By Adam Lovinus
By Lilledeshan Bose
By Gabriel San Roman
By Rachel Mattice
By Stephanie Zacharek
By Daniel Kohn
By Nate Jackson
By Mike Seeley
Wink Musselman Quartet of Shame/ Sonny Boy
Saturday, Sept. 30
Most music reviewers go alone to the shows they review. But most music reviewers are antisocial goobers.1 I, on the other hand (and please note that this week I am Alison Rosen, not Rich Kane), am luscious in every sense of the word and very popular. I am delightful company. So what, pray tell, was I doing driving to the Java Lanes' Lava Lounge alone on a Friday night? (That's not rhetorical. Please take a minute to think about it.)
Yeah, I don't know either. But there I was, fabulously by myself as I swept into the Lava Lounge (past the bowling alley, which was blaring that treacly Natalie Merchant "Because the Night" song. And P.S., Nat: the night did not belong to lovers; the night did not belong to us) in time to hear someone ask how much longer the impeccably dressed Wink Musselman Quartet of Shame was going to play and similarly in time to hear someone else respond, "He's been on for an hour—he already did 'We Are the World.'"
Most of the sparse crowd was seated and entertained but probably a little confused by Musselman, a lovably campy lounge singer who performs such syrupy standards as "Shadow of Your Smile" and "Copa Cabana," backed by a tuxedoed drummer, tuxedoed standup-bass player and tuxedoed electric piano player with a binder of laminated songs sitting on the music rest. They might be that schlocky wedding/bar mitzvah/cruise-ship band forever playing amid the sound of clanking plates and glasses and old ladies getting too drunk, or perhaps that's just their shtick.2
It doesn't really matter because they're consummate performers and great musicians. "Take two measures," Musselman at one point ordered the drummer, who launched into an exhilarating drum solo. Musselman was full of banter, intro-ing a song by telling the crowd about the drink named after him—"It's fruity, it's fabulous, here we go!"—and pseudotyrannically stopping "Copa Cabana" a couple bars in because "we don't have any energy right now—there's no energy on the stage, can you all chant with me? Nam myoho renge kyo.3 Again!" And then turning to the drummer and shouting, "You're angry; you're angry!" before vigorously starting the song again.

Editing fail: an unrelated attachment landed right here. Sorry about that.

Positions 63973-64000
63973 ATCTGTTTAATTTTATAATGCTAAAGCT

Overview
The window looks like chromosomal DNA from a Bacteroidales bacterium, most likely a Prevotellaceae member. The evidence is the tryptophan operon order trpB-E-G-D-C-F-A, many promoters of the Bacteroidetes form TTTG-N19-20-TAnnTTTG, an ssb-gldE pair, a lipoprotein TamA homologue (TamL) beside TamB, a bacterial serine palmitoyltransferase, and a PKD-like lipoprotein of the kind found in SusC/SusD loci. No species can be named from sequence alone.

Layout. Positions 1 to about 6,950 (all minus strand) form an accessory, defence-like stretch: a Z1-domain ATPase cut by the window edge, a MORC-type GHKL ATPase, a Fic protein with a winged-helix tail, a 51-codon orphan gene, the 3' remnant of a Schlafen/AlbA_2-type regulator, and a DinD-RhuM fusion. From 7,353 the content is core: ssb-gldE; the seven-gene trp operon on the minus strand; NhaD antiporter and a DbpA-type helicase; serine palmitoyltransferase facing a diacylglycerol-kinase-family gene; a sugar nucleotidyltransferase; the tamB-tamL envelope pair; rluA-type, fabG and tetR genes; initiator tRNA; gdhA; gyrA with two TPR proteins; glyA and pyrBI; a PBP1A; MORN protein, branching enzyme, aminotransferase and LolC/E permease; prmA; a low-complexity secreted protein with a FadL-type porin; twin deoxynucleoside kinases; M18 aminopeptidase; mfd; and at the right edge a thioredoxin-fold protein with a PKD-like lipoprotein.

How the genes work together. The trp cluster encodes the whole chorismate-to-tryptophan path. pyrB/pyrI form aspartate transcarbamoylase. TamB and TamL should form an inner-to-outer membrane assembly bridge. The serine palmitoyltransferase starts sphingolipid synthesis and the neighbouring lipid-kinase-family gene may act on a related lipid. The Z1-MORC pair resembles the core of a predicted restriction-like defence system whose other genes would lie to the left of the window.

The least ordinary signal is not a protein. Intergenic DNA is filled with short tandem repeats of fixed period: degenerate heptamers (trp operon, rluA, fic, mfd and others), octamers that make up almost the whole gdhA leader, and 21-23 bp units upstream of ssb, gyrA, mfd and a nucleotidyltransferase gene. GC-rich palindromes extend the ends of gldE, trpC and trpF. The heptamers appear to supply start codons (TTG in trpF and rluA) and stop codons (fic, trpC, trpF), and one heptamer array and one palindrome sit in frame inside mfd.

It was perfect swanky, beer-soaked, tear-drenched, alone-in-a-crowd music—which, lest you forget, I was. Sure, I made a couple of hoochie-mama friends in the bathroom, who were talking about Wink Musselman and how funny he is and how he'd performed "Good Ship Lollipop" while wearing a sailor's outfit, but it was short-lived; they dried their hands and left. Easy come; easy go.
"It's a weird night tonight—it's like the '70s in here," Java Lanes owner Mark DiPiazza said to me in between bands, as my former hoochie-mama friends busted their Solid Gold moves on the dance floor. (Just like the new Madonna song! Music does make the bourgeoisie come together! I think they did just want to dance with their baby!)
The next band to take the stage was the semiserious/semispoof hip-hop/funk band Sonny Boy, featuring on drums Wink Musselman, who'd changed out of his ruffled I'm-the-singer-of-a-lounge-band shirt into his I'm-unassuming-and-I-play-drums-in-this-other-guy's-band shirt. Sonny Boy (featuring a singer called Sonny Boy, a keyboard player, a guitar player, a bass player, the aforementioned drummer and a barbecue covered in lights inside of which—the barbecue—was either merchandise or a soundboard) started off with a funky song about masturbation, which I would have enjoyed if not for the irksome chair territorialism going on in front of me—four people guarding a small army of chairs. The club wasn't very full. There really wasn't a run on chairs. But try telling that to the yuppie chair militia. "Hey, man, I'm going to get a drink," one of the chairmongers would say to another. The other would nod and then scoot over to the center of the group of chairs, so as to better fend off potential threats to the unity of the chairs. "These are all saved, ALL SAVED!" he would decree, arms akimbo, if anyone so much as looked at one of the seats. Then when the guy came back with the drinks, it was like watching fucking musical chairs because they'd all have to stand up and switch positions and then sit down again.
Sonny Boy's songs were self-effacing, lewd, humorous and pointed, punctuated by frightening Anthony Kiedis-esque raps replete with that funky head-shaking microphone-gripping delivery. Sonny Boy wears a gold chain. Sonny Boy, at one point, had a towel draped over his head. Sonny Boy is down with how un-down the suburbs are: "How many motherfuckers like having a barbecue out there?" Sonny Boy, like Musselman before him, ushers in all those questions about whether he's for real. At one point, he crouched down at the front of the catwalk and a girl ran up and held out a piece of paper for him to autograph. He pretended to sign it. She clutched the paper and ran back to her friends, screaming. Now, see, what the hell was that? Is it a joke or is it serious? If it's a joke, then a joke on whom? Who's on the inside and who's on the outside? Does this shit bother anyone besides me? Is this, perhaps, why I'm alone?